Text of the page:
To navigate these event types, we look at the underlying business benefits that each type offers participants. There are four main benefits we’ve identified – each is described below along with their matching event types.

  • Buy-Sell: investment managers and service providers directly present or pitch their solutions to investors and buyers. This can happen through Cap Intro and Exhibition events, and sometimes through Conferences that offer mechanisms and space for buyers and sellers to connect and meet.
  • Content: experts share their views and knowledge. This usually means presentations, panels, keynotes and fireside chats. It can also mean industry professionals sharing their knowledge with each other in roundtables or breakouts. Content is a key feature of most Briefing/Roundtable, Conference, Educational and Membership events.
  • Relationships: people gather to enhance existing relationships or create new ones. The typical way is an unstructured activity like a cocktail reception or meal, but it can also be something structured like speed networking or small group discussions. We see relationship building in all event types except for Educational, but most often find it at Conferences, Membership and Networking/Social events.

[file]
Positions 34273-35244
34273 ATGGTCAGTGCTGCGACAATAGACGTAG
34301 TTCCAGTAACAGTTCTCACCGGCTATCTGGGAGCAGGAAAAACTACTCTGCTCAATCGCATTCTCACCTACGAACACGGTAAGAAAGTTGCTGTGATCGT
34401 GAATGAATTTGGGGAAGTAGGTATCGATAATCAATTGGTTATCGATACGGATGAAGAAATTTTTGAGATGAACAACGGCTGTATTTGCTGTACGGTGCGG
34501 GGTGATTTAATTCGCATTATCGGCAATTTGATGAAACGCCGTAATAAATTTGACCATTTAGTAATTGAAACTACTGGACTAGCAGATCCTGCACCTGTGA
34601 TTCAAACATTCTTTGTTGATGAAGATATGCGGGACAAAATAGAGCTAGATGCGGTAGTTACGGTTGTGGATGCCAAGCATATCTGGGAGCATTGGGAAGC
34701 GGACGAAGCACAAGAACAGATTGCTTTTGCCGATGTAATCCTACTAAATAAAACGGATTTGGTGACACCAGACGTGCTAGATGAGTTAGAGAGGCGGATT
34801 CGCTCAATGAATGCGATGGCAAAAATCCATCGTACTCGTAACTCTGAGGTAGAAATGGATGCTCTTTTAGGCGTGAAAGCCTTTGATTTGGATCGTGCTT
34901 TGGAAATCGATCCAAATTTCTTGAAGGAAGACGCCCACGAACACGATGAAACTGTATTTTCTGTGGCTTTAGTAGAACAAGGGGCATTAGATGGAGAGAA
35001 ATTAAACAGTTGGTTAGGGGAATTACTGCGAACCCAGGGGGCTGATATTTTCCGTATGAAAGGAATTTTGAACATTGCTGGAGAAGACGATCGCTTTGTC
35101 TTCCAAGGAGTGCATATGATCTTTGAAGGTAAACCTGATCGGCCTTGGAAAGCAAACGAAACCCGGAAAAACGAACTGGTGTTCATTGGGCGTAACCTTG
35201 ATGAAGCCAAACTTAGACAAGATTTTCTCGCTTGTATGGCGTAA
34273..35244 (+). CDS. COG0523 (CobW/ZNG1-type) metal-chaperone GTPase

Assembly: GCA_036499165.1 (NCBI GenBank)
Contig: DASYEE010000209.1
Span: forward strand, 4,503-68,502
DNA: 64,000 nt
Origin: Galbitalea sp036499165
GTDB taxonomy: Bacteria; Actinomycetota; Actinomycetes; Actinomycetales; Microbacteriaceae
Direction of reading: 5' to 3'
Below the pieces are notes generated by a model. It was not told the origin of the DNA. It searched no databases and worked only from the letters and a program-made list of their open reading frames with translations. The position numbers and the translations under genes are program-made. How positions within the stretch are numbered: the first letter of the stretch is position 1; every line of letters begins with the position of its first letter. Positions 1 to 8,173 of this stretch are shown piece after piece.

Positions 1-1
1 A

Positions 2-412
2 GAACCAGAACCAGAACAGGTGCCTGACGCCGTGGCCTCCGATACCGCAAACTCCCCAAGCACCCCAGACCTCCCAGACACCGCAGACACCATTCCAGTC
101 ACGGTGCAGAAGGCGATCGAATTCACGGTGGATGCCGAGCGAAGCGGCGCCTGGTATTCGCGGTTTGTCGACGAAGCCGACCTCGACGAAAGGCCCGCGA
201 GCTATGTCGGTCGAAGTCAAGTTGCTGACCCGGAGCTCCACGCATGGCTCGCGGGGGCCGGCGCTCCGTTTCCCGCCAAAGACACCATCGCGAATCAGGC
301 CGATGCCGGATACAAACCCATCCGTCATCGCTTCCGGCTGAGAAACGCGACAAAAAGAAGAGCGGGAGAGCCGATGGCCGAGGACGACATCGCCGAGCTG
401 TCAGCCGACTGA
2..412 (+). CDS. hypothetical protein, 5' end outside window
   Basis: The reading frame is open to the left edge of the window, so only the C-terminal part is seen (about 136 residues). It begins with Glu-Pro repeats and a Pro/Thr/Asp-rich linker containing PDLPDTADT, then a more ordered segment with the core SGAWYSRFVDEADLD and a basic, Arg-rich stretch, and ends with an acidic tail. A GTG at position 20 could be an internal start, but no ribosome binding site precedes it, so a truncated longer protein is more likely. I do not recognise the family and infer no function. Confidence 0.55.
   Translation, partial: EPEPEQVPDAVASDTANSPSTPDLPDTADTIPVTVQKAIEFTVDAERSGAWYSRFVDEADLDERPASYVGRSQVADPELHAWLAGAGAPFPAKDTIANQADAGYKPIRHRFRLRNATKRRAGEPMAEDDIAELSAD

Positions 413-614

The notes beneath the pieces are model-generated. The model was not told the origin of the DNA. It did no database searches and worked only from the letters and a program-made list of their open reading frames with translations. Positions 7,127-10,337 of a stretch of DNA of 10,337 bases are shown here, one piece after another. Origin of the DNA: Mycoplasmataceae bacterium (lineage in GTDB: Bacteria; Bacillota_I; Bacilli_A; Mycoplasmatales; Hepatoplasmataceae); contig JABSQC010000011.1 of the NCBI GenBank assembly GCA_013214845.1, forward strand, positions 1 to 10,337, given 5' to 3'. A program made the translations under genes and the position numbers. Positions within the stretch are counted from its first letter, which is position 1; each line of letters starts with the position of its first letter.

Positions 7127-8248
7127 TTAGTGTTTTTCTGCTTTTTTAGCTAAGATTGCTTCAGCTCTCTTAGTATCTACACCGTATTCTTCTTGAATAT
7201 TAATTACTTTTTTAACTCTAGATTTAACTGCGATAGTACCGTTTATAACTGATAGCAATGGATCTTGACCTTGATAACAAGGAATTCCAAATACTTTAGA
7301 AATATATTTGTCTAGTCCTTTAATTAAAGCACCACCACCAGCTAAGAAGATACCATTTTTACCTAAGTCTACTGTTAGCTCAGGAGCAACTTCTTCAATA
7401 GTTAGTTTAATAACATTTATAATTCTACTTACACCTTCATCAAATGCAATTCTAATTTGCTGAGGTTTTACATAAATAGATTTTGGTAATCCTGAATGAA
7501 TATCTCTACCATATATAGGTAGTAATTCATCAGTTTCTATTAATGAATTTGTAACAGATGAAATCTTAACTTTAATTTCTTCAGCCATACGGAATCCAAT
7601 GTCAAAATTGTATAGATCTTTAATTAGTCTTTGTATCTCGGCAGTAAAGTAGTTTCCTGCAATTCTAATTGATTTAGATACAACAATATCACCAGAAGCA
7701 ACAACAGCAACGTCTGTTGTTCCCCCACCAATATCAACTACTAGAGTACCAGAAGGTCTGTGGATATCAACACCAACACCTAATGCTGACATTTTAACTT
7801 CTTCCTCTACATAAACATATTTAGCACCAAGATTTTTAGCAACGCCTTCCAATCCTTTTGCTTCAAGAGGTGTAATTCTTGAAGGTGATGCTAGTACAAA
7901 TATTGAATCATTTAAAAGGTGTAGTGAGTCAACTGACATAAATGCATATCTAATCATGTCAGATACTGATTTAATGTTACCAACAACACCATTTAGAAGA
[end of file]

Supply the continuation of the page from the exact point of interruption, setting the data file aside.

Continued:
• Visibility: companies or individuals increase their exposure. Speakers and sponsors are seen and heard by large audiences at some events. In addition, visibility may be extended beyond the event through media coverage, online replays of sessions and marketing by the organizer. Visibility is highest at large gatherings like Awards, Conference, Exhibition and Philanthropy events.

In summary, first identify the business goals and business benefits you seek, and this determines the types of events to look for.

Finding your audience

Choosing events with the right audience is the most important factor. While a sub-optimal event type means the event will be less effective in meeting your business goals, if an event's audience isn’t relevant for you, the effectiveness of the event is essentially zero.